FIND MBA – May 25 – Assistant Dean and Executive Director of Career Services Neta Moye comments in “Online MBA Degrees Come of Age”: “This stigma is lessening, and a strong factor is the reputation of the institution which grants the degree and its accreditation,” says Neta Moye, assistant dean and executive director of career services for the Robert H. Smith School of Business at the University of Maryland in the US. The Smith School is accredited by AACSB International, a leading accrediting agency for master’s degree programs in business administration. And like Loades, Moye says that students receive the same MBA degree and diploma from the institution regardless of the format. Moreover, in the current red-hot job market, employers are reaching out to career centers at business schools not just for traditional full-time MBA hiring intakes, but for all openings where MBA skills are sought. “If an employer is posting a ‘just in time’ job with us, they want access to students in all our programs and do not differentiate,” says Moye. “We consider this a great thing. Our talent bench is deep, and employers appreciate that right now.”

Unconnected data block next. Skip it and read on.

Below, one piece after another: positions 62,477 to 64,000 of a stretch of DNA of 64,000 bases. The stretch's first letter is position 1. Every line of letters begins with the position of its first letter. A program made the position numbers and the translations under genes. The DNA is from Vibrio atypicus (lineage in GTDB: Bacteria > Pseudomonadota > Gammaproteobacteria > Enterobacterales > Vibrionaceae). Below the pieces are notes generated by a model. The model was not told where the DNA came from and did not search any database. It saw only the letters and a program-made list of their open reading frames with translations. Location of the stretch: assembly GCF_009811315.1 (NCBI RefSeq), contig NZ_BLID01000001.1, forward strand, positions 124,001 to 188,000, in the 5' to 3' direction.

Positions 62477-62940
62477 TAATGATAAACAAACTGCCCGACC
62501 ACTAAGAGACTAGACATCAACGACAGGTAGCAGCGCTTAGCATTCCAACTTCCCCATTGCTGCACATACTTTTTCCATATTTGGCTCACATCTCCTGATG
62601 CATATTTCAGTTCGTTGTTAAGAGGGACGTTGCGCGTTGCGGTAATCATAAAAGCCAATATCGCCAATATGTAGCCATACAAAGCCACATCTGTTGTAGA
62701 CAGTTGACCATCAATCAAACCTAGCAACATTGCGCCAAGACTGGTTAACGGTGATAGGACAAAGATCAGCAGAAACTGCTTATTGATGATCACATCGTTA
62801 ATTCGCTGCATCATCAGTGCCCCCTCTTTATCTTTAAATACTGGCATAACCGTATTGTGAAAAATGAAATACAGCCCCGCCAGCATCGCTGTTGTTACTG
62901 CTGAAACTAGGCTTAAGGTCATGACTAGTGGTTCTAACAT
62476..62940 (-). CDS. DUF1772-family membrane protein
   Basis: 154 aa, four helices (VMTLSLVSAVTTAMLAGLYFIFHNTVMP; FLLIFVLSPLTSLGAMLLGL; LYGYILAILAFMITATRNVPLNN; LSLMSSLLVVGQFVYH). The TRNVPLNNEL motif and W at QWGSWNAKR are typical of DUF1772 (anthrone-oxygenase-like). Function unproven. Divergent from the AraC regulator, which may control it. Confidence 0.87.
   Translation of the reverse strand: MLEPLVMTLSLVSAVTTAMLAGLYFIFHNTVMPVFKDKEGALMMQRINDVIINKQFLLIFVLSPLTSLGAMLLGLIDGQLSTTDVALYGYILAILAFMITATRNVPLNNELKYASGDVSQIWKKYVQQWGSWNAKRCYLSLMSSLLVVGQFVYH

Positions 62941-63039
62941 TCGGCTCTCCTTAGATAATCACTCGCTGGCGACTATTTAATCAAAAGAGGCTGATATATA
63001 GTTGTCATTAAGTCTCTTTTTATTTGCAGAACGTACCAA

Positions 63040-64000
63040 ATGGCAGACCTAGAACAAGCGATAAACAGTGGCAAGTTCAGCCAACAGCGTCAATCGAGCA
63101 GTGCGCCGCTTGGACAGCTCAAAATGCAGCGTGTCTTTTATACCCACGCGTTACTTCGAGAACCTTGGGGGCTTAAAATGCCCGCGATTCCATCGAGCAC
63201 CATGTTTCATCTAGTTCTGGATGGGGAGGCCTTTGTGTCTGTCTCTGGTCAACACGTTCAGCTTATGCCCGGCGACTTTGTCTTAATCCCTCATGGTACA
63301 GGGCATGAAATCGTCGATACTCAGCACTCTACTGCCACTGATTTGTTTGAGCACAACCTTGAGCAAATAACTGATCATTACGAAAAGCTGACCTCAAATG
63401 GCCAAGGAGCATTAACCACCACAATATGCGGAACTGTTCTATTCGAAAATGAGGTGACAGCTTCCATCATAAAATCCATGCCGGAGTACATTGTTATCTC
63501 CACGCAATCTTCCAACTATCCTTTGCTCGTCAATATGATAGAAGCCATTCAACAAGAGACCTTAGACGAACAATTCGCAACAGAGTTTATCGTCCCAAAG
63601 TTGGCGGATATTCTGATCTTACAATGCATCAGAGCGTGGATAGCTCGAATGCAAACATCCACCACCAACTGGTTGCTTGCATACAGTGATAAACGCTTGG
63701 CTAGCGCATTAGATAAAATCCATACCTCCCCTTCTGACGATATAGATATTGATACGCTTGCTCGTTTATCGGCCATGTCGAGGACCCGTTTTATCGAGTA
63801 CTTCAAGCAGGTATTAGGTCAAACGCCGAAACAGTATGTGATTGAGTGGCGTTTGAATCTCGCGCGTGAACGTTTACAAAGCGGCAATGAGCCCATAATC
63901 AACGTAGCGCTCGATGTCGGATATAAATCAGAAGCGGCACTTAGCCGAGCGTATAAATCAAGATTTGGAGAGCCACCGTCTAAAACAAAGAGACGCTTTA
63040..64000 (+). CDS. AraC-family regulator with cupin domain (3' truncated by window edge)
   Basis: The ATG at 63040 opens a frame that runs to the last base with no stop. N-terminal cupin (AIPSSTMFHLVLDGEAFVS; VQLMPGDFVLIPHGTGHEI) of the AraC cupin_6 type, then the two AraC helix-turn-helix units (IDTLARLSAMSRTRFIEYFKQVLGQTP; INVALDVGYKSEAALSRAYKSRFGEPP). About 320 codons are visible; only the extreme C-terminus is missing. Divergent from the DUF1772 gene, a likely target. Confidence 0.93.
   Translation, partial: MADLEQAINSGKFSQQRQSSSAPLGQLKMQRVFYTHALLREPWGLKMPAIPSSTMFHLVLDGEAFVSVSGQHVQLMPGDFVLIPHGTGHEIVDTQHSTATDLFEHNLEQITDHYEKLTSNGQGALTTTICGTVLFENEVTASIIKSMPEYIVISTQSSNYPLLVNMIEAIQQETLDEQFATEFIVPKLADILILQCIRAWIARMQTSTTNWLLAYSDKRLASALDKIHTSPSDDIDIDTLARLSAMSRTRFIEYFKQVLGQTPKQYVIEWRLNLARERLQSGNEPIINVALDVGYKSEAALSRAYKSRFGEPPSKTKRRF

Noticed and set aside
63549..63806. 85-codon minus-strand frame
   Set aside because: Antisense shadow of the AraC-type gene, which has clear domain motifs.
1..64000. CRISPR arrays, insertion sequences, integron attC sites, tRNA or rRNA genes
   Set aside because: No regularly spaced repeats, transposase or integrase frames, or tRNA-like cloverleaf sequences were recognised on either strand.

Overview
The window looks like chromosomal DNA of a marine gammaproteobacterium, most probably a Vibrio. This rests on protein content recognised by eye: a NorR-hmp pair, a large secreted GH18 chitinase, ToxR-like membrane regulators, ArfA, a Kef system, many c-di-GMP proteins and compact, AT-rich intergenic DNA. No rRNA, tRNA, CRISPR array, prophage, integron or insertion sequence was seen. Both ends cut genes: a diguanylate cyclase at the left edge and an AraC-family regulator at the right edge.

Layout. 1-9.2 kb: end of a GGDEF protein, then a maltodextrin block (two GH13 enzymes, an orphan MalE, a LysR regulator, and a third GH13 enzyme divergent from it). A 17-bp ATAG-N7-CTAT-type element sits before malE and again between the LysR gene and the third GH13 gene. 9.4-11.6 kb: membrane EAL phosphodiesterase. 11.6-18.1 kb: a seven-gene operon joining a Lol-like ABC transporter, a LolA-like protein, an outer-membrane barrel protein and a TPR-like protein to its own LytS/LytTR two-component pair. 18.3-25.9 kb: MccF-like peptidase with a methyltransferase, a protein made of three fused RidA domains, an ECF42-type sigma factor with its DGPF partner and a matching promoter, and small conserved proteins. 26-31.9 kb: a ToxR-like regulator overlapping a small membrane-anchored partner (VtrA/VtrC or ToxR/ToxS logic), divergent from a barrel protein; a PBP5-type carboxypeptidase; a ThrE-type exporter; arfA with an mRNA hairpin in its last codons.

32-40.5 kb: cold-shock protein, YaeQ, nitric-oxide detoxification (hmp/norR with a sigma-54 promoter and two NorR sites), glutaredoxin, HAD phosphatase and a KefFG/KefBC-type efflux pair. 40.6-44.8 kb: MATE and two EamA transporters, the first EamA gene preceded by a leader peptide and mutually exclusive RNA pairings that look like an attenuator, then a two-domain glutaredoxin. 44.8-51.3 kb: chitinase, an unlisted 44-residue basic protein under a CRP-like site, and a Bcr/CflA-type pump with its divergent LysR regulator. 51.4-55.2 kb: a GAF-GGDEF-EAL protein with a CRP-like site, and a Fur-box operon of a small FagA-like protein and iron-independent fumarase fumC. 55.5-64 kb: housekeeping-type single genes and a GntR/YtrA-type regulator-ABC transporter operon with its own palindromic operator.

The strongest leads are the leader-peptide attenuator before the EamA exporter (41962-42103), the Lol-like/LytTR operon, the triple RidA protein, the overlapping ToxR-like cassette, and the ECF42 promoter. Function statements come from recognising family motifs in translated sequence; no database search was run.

Washington Center for Equitable Growth – May 25 – Assistant Professor of Finance Bruno Pellegrino co-authors “Common Ownership in the U.S. Economy,” summarizing his ‘Tale of Two Networks’ research. … Related: Pellegrino co-authors “A Tale of Two Networks: Common Ownership and Product Market Rivalry” (May 20) via Harvard Law School Forum on Corporate Governance.